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  • Mike

How to add a watermark in Lightroom.

Creating a watermark in Adobe Lightroom is one of the most simple things you can do within it, it’s just a bit confusing for people new to it or those who aren’t using a lot of different watermarks. Once you get your watermark set up you can easily apply it to images.

Pretty early on in your photography life whether you are trying to turn pro or are just a hobbyist that likes to share your photos on Facebook, you will wonder if you should start using a watermark. Your watermark can be thought of as literally being your digital signature. Your watermark ties your photo to you. Watermarks also do help a lot with image theft. I’ve had it happen, it sucks when you see that someone has ripped off your photo. To prevent theft as well as advertise yourself you can watermark your images. Doing so is simple, I’ll show you how.

First you need to go to Edit>Edit Watermark.

When the Watermark Editor comes up you have several different ways to set up your watermark. The way I do it is to simply write my name or website in the box at the bottom and use a desirable font like Tahoma, Myriad, or even Arial Bold. The other option is to import a .png of your watermark. For some people they would rather have their signature or perhaps a logo, that’s fine too.

To use a .png logo go to the top of the right pane and select Image Options>Choose. From there select your file. Select at the very top left “Watermark Style” Text.

For text watermark simply write your text in the bottom box and change parameters on the right side to suit your needs.

How the options work and what you should consider.

  • Font. Select a good looking font, don’t skimp here, this is your brand even if it’s just personal. When it comes to alignment you have several choices. I really prefer the bottom left or right. For the Color I recommend either white or black, or a neutral shade between them. You want your image to stand out, not your watermark.

  • Shadow. The settings under shadow are pretty simple to understand. The opacity decides how bold your shadow is. The offset changes how far behind your text the shadow will fall, the radius determines how spread that shadow will be, and the angle determines where the shadows would fall as if there were a light source in front of the text. Generally you should leave these settings alone. You should almost always use the shadow because it will subtly help your watermark blend into the image by giving it a place as if it were in the scene. You don’t want your watermark to be a distraction so this is important.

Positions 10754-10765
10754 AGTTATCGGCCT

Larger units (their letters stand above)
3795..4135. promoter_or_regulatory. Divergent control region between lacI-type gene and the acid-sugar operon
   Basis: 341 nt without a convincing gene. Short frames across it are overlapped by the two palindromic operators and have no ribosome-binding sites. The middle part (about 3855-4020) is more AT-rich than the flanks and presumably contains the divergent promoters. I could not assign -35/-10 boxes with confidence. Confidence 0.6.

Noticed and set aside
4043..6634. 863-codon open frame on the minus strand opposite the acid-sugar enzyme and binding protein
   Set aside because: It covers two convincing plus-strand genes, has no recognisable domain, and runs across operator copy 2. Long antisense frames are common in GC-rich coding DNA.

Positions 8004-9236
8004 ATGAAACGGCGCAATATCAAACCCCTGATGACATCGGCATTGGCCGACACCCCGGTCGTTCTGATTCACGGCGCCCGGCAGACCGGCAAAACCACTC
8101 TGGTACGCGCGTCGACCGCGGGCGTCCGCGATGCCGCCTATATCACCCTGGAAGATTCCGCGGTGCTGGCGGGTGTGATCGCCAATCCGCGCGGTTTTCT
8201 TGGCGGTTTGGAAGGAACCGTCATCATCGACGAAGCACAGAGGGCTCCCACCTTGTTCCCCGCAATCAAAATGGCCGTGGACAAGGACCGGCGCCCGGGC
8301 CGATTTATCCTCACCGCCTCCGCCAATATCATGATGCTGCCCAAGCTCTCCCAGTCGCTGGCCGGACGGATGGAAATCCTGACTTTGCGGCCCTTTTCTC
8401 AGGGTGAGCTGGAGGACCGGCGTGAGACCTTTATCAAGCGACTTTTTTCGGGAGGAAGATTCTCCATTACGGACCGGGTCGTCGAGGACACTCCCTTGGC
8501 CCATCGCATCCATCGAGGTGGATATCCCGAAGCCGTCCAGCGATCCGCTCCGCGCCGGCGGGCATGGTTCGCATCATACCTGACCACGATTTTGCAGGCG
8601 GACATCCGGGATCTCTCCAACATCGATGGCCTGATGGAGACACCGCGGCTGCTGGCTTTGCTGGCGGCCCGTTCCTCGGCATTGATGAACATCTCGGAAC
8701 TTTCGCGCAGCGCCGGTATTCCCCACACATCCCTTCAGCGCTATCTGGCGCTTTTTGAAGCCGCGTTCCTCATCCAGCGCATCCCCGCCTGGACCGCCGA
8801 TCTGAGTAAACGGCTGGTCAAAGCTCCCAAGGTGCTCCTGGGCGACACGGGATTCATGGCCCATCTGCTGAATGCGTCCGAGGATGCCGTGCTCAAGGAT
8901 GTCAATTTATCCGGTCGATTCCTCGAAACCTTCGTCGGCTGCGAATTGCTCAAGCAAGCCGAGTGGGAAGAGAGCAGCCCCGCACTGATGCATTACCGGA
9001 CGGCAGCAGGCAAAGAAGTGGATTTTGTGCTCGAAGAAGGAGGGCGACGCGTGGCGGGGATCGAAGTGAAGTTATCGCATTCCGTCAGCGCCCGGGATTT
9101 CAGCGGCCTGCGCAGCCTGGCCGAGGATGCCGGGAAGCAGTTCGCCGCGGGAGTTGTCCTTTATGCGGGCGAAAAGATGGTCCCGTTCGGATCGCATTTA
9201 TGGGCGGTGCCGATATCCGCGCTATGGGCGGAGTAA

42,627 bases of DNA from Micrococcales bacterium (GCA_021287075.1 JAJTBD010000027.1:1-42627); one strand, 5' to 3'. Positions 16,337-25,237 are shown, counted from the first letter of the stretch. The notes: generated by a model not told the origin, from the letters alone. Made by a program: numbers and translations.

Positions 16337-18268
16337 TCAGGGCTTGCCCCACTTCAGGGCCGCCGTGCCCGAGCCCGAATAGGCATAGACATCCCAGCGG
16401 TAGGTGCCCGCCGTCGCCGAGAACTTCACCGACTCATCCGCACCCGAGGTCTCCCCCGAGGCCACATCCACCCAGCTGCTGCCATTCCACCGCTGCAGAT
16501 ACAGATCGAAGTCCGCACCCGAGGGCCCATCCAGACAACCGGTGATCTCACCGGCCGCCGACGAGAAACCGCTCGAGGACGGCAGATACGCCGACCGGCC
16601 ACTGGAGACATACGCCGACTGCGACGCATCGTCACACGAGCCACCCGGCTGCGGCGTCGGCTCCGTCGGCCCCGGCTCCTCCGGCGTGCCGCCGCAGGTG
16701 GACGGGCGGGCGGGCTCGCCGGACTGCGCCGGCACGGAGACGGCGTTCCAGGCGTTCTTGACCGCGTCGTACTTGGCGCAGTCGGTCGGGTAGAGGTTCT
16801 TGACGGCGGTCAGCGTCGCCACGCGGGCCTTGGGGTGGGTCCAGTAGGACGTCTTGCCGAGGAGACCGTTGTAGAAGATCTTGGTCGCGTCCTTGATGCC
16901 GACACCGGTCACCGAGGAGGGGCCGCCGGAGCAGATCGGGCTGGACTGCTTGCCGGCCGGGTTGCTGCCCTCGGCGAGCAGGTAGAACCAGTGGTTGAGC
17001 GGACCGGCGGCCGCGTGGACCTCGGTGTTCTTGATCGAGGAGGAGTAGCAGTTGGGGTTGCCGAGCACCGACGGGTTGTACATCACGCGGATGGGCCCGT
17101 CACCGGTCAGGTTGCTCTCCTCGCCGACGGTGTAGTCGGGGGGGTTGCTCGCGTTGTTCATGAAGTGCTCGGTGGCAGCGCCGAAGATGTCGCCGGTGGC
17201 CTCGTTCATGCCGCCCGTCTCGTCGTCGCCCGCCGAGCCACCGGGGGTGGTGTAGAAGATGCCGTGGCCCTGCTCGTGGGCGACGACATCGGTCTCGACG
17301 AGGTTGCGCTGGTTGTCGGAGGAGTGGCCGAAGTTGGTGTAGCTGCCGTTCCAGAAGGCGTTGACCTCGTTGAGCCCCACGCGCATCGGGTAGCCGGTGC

• Watermark Effects. Under watermark effects you have several options starting with Opacity. You may wish to bring down opacity on your watermark to make it more subtle. 80% is good for helping to tone down a white watermark. Size should be just enough to be hard to mask around and just big enough that someone can read your text at the size the image will be displayed at. Inset determines. The offset from the edge of the image. Anchor determines where on the image your watermark will go. Rotation is self explanatory.

When you are finished setting up your watermark go to the top left where it says “custom” and select “save current settings as new preset.” Give your new preset a name and click done in the bottom right of your window to be returned back to your main Lightroom view.

Now don’t go to the presets panel looking for your new preset, it’s not there. Instead when you are ready to export your image and add a watermark it will appear. Go to your export window and scroll down to the section titled “Watermarking” There you will see a checkbox for watermark. Check that box and then open the drag down menu and select your preset. Now export as usual.

You will now have a nice looking watermark on your image. With this technique you can have your work watermarked consistently and identically every time. I hope you find this useful because it’s really a great feature of Lightroom.

Look how nice that watermark is.

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